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Irish father keeps churning out champions

ITEN, December 17- With a stop-watch in one hand and an eye on the odometer, a stout sun-burned Brother Colm concentrates on the road ahead and a team of sweat drenched athletes panting in front of the car.BROTHER_COLM_When he came to Kenya 35 years ago, athletics was as foreign to Colm O’Connell, a Cork-born lay brother, as it is to most clergy.

"When I first landed in Kenya on 25th June, 1976, I did not know much about athletics. In fact my favorite sport was football," says the Irishman. "Even today, I’m an ardent Arsenal fan."

A member of the Brothers of St. Patrick’s Catholic order, he started out as an assistant coach for the St. Patrick’s High School for Boys in Iten, a medium-sized town in Kenya’s Rift Valley, while teaching geography.

He went on to head the school for eight years from 1986 to 1993.

Brother Colm then retired from teaching in order to devote his time to nurturing talent and now runs the Iten Athletics Camp.

St Patrick’s is not your ordinary high school. It is one of the world’s most prolific pools of athletics talent, especially in middle and long distance running.

Throughout his coaching career, he has coached more than 20 Olympians and several world champions including Peter Rono, Wilson Kipketer, Ibrahim Hussein, Lydia Cheromei and Susan Chepkemei.

The recent crop include Asbel Kiprop, David Rudisha, Isaac Songok, Augustine Choge, Linet Masai, Mercy Cherono, and 800m sensation Janet Jepkosgei, who spent four years under O’Connell before making her breakthrough.

The school has a fast-expanding "wall of fame" at the back of its dining hall with pictures and plaques celebrating the countless medals and achievements of St. Patrick’s alumni.

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"Is there a favorite? All are," Brother Colm says. "But two photos stand out: the Cheruiyot twins, Kipkoech and Charles, both Olympians at the 1984 Los Angeles Games seen in this photo running cross-country past two giraffes in the savanna," he says.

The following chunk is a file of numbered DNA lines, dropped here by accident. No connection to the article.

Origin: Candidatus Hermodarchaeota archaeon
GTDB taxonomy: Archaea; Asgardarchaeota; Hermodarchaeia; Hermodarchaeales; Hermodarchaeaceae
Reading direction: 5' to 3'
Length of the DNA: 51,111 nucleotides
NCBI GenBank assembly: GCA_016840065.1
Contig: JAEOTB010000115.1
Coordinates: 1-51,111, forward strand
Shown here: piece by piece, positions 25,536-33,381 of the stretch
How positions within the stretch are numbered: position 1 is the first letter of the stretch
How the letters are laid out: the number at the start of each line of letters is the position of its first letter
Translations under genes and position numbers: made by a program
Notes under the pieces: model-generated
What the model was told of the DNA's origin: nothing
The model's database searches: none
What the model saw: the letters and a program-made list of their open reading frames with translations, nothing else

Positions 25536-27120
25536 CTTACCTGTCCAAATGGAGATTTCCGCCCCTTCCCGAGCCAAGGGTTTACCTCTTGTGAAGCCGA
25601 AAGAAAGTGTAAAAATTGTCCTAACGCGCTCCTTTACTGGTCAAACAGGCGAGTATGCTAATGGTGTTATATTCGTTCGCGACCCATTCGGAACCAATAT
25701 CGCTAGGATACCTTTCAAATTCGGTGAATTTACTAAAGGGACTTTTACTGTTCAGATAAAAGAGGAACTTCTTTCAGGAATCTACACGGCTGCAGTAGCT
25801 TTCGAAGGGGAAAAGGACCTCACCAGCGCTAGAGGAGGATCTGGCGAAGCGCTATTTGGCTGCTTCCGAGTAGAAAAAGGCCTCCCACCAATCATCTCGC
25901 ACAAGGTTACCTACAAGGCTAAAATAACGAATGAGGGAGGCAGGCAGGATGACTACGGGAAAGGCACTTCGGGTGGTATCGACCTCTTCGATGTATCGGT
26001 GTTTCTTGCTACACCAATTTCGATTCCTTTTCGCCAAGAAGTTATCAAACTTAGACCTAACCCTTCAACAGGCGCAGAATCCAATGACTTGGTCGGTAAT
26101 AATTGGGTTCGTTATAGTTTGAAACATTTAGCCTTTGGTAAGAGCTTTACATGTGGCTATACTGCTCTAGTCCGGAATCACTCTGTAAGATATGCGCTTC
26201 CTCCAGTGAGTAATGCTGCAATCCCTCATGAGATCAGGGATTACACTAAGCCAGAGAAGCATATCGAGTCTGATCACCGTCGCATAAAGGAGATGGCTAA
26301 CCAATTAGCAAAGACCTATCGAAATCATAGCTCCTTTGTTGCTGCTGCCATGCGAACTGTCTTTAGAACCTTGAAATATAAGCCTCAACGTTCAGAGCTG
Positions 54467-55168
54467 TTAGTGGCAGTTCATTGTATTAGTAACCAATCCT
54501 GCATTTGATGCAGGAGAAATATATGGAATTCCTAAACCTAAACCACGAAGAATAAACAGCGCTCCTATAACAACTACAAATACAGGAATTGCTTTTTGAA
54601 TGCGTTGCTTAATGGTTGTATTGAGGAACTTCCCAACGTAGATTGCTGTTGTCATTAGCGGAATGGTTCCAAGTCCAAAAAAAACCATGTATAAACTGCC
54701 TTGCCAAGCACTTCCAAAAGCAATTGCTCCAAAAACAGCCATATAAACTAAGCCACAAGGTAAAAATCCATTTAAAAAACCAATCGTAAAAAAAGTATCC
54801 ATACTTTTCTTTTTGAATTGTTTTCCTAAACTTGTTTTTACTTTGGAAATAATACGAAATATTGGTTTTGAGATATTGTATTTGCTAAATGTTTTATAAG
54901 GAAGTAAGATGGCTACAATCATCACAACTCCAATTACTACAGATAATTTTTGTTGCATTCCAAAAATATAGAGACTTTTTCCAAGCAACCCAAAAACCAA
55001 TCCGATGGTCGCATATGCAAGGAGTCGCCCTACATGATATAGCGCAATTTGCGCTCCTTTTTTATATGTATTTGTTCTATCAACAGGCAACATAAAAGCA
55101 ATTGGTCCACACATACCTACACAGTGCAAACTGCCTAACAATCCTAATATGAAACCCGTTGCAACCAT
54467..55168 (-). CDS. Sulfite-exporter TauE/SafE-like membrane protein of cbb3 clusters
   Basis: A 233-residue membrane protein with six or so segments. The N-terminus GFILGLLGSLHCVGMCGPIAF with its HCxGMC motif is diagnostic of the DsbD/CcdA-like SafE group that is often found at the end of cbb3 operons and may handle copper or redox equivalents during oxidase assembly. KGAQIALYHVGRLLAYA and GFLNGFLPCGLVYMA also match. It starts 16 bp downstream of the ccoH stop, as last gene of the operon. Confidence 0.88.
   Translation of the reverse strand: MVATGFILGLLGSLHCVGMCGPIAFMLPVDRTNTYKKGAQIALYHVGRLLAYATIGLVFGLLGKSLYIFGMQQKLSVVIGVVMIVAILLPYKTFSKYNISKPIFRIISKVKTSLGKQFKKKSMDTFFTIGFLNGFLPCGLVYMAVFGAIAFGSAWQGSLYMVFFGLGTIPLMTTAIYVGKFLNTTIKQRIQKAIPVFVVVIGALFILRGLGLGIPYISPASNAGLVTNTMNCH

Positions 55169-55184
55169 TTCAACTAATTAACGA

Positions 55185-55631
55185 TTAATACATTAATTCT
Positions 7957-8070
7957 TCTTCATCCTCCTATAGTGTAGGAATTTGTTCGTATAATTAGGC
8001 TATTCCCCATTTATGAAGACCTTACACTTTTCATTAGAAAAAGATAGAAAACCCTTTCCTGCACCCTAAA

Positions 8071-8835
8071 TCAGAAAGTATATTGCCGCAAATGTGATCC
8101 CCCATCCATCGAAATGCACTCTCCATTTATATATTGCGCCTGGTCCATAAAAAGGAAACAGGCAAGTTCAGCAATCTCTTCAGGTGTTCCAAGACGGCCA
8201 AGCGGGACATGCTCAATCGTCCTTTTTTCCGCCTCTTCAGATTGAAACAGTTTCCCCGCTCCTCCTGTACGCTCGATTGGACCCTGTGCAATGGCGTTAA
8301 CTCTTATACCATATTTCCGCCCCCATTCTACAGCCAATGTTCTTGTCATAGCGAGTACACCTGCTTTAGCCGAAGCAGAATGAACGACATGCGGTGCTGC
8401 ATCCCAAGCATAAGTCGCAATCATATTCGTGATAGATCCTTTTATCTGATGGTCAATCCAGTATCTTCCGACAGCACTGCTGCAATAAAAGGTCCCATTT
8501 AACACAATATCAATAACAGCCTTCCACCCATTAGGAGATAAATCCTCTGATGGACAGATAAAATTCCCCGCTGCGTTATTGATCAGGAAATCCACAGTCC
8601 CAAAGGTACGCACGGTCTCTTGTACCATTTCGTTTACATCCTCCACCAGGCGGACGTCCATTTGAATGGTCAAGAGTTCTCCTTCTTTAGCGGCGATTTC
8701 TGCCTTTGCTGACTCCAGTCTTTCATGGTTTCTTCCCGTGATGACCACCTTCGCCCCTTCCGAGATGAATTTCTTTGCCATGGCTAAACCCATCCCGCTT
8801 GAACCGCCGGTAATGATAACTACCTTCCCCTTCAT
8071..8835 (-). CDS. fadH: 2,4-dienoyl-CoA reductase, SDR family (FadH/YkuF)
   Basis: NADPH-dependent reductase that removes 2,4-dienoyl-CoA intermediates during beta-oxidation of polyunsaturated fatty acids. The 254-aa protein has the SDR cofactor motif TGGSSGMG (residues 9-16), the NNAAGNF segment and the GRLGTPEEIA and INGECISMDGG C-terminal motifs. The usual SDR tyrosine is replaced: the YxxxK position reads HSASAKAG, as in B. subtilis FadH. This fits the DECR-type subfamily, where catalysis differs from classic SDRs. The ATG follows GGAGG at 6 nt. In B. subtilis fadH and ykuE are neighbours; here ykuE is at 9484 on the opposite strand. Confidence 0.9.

"And here we have Peter Chumba and Peter Rono winning the 10,000 metres final at the first ever World Junior Championships in Greece in 1986" in what newspapers then dubbed "The Victory of the Barefooted."

Outside, around the classroom block, is a grove of champions.

Any former student who sets a world record or wins an Olympic or world medal has a tree planted in his honour. The oldest tree is for Mike Boit, a bronze medallist at the 1972 Olympics; the youngest for 2001 world youth champion Isaac Songok.

O’Connell talks of his athletes with great pride, refers to them as either "my boys" or "my girls" and says their success motivates him to continue running his production line of champions at the age of 59.

"Coaching is not as easy as many people tend to believe," he says. "You have to be patient and understanding of the athletes. You have to defend them and stand by them especially when good results are not forthcoming."

Brother Colm is something of a celebrity in Iten and around but he continues to lead a modest life, despite the fact that athletics is becoming to Kenya what football already is to western Africa: big business.

The seven senior athletes currently under his supervision at St. Patrick’s have had to settle for the spartan bungalows on the school compound but still drive around in their flashy SUVs while the coach judders along in a 20-year-old sedan.

In a move aimed at ensuring the camp’s future, O’Connell is currently training a 20-year-old coach, Ian Kiprono, to take over his mantle.

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Soon a sexagenarian, O’Connell maintains a 40-minute walk every morning around the roads of Iten. This, and giving his best to his proteges, he does with the same consistency he celebrates mass.

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